Netflix’s “The Queen’s Gambit” became the streaming service’s biggest scripted limited series to date, with 62 million households watching the show during its first month. The hit show received two Golden Globe nominations this year, including best limited series and best actress in a limited series for its star, Anya Taylor-Joy.
The show’s popularity can be credited in large part to its stylish wardrobe, particularly Taylor-Joy, whose character, the chess star Beth Harmon, had her own style evolution throughout the series, which is set in the 1950s and ’60s.
Gabriele Binder, the show’s costume designer, focused on an evocative color palette for Taylor-Joy’s wardrobe, specifically centering on a light green color that Binder referred to as the character’s “home color.” Harmon is seen wearing the hue at the beginning of the series when she arrives at an orphanage as a child and at the end when Harmon plays in a chess championship to show a full-circle moment.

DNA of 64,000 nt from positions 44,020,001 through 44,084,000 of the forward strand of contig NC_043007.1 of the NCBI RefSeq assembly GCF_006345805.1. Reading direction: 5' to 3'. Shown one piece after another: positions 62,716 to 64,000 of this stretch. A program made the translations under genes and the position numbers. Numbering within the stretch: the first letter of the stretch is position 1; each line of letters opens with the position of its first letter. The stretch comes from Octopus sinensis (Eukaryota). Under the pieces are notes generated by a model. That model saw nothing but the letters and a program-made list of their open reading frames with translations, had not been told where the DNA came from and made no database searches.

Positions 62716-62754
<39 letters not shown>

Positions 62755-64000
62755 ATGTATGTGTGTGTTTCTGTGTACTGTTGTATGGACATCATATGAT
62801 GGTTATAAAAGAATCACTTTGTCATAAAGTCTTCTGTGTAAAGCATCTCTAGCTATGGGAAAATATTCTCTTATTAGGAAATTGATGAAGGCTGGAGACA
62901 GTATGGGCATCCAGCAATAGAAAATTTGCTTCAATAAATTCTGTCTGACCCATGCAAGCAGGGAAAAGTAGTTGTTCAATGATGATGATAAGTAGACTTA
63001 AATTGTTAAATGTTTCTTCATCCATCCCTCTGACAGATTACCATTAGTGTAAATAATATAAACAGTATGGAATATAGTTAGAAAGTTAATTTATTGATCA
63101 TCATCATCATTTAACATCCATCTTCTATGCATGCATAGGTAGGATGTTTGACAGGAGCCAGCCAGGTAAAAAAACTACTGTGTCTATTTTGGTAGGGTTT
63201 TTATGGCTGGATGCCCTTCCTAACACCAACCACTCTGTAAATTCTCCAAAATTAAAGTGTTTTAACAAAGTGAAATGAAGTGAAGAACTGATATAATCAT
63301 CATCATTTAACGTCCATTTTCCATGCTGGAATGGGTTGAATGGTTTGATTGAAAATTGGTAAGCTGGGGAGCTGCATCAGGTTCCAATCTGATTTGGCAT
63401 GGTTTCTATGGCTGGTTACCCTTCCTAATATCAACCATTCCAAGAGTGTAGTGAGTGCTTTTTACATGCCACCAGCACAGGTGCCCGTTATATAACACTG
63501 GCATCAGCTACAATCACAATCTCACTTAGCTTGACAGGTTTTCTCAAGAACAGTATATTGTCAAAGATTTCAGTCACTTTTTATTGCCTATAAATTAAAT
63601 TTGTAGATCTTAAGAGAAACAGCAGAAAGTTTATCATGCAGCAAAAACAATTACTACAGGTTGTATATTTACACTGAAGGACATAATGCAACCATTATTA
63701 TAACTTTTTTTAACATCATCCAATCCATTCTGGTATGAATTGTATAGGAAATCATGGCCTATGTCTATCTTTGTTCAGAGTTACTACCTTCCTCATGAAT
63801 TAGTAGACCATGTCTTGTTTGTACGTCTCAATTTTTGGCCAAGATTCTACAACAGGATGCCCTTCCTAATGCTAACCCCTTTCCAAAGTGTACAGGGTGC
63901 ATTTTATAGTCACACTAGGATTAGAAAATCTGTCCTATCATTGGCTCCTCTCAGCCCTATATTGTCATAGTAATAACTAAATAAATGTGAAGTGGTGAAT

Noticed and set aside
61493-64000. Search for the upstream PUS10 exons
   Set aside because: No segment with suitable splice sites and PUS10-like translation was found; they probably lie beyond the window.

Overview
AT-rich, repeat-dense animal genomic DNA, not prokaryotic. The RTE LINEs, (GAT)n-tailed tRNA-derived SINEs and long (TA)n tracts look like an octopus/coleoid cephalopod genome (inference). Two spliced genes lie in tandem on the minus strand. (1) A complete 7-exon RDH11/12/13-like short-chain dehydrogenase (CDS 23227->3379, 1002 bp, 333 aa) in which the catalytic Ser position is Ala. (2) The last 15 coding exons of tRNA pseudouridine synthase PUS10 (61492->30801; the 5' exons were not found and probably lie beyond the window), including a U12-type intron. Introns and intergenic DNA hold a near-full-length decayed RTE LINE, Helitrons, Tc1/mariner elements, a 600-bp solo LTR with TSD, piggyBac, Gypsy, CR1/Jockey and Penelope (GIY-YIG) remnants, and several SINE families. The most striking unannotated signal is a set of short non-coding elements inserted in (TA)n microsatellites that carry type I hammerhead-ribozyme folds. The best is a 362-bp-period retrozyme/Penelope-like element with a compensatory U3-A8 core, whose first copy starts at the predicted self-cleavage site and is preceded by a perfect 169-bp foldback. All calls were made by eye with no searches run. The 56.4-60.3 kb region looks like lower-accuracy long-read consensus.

The show’s wardrobe gives a nod to the mod styles of the era by taking inspiration from popular designers during that time, namely Pierre Cardin and his influential shift dresses. Many of Taylor-Joy’s costumes also took inspiration from chess, with the character wearing checkered prints or black and beige pieces to mimic a chess board.
The fourth season of the hit royal drama, “The Crown,” was arguably its most anticipated, as the Netflix show finally introduced its Princess Diana with actress Emma Corrin.
“The Crown” costume designer, Amy Roberts, looked to several of Princess Diana’s actual looks for the show and recreated some of the pieces the princess wore at the beginning of her relationship with Prince Charles, such a pink and gold silk draped dress she wore during her royal tour of Australia in 1983.
Roberts’ most daunting task was recreating Princess Diana’s iconic David and Elizabeth Emanuel-designed wedding dress for the episode centering on the royal wedding. Roberts created a nearly identical replica of the wedding gown after meeting with David Emanuel and reviewing the designer’s original sketches.